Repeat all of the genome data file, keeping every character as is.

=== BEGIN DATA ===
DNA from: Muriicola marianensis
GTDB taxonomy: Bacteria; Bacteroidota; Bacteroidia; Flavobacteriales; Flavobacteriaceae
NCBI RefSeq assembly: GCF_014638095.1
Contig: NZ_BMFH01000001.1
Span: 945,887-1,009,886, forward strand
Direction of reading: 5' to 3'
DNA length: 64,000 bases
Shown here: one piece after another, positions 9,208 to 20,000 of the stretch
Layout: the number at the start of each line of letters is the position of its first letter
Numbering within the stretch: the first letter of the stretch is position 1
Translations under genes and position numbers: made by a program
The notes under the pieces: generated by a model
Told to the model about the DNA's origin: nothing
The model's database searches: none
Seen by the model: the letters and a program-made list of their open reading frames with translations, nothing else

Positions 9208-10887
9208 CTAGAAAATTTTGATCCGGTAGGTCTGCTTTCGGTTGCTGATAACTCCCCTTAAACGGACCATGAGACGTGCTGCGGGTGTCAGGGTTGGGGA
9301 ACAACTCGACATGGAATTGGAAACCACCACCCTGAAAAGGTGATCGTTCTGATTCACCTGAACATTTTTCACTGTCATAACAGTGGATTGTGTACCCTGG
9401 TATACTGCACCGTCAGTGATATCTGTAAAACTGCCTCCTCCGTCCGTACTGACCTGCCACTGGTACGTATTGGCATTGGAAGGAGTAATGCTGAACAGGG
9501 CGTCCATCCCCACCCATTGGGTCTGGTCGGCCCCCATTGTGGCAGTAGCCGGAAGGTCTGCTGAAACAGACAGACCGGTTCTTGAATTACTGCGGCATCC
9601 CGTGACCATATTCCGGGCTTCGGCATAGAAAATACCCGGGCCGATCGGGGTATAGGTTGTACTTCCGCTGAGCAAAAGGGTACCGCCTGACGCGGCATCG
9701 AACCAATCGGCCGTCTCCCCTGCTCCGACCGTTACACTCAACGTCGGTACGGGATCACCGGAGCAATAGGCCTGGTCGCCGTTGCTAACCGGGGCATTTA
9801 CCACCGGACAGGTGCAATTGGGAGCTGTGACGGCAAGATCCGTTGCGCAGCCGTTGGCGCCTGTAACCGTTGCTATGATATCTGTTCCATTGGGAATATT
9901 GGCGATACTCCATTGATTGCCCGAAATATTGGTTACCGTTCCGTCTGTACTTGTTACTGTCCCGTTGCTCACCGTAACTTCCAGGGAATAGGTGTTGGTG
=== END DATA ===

DNA from: Muriicola marianensis
GTDB taxonomy: Bacteria; Bacteroidota; Bacteroidia; Flavobacteriales; Flavobacteriaceae
NCBI RefSeq assembly: GCF_014638095.1
Contig: NZ_BMFH01000001.1
Span: 945,887-1,009,886, forward strand
Direction of reading: 5' to 3'
DNA length: 64,000 bases
Shown here: one piece after another, positions 9,208 to 20,000 of the stretch
Layout: the number at the start of each line of letters is the position of its first letter
Numbering within the stretch: the first letter of the stretch is position 1
Translations under genes and position numbers: made by a program
The notes under the pieces: generated by a model
Told to the model about the DNA's origin: nothing
The model's database searches: none
Seen by the model: the letters and a program-made list of their open reading frames with translations, nothing else

Positions 9208-10887
9208 CTAGAAAATTTTGATCCGGTAGGTCTGCTTTCGGTTGCTGATAACTCCCCTTAAACGGACCATGAGACGTGCTGCGGGTGTCAGGGTTGGGGA
9301 ACAACTCGACATGGAATTGGAAACCACCACCCTGAAAAGGTGATCGTTCTGATTCACCTGAACATTTTTCACTGTCATAACAGTGGATTGTGTACCCTGG
9401 TATACTGCACCGTCAGTGATATCTGTAAAACTGCCTCCTCCGTCCGTACTGACCTGCCACTGGTACGTATTGGCATTGGAAGGAGTAATGCTGAACAGGG
9501 CGTCCATCCCCACCCATTGGGTCTGGTCGGCCCCCATTGTGGCAGTAGCCGGAAGGTCTGCTGAAACAGACAGACCGGTTCTTGAATTACTGCGGCATCC
9601 CGTGACCATATTCCGGGCTTCGGCATAGAAAATACCCGGGCCGATCGGGGTATAGGTTGTACTTCCGCTGAGCAAAAGGGTACCGCCTGACGCGGCATCG
9701 AACCAATCGGCCGTCTCCCCTGCTCCGACCGTTACACTCAACGTCGGTACGGGATCACCGGAGCAATAGGCCTGGTCGCCGTTGCTAACCGGGGCATTTA
9801 CCACCGGACAGGTGCAATTGGGAGCTGTGACGGCAAGATCCGTTGCGCAGCCGTTGGCGCCTGTAACCGTTGCTATGATATCTGTTCCATTGGGAATATT
9901 GGCGATACTCCATTGATTGCCCGAAATATTGGTTACCGTTCCGTCTGTACTTGTTACTGTCCCGTTGCTCACCGTAACTTCCAGGGAATAGGTGTTGGTG